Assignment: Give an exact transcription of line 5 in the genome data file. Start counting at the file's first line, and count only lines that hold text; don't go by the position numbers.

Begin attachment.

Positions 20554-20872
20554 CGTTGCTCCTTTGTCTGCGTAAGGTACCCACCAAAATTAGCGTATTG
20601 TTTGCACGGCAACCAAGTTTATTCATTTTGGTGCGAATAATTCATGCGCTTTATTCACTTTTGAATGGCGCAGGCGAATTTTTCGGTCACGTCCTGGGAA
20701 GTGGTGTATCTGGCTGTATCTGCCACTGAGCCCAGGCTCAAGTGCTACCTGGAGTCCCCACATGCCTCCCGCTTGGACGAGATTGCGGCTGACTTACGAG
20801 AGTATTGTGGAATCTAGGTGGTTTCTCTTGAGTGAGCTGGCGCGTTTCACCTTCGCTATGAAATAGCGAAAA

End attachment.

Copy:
20801 AGTATTGTGGAATCTAGGTGGTTTCTCTTGAGTGAGCTGGCGCGTTTCACCTTCGCTATGAAATAGCGAAAA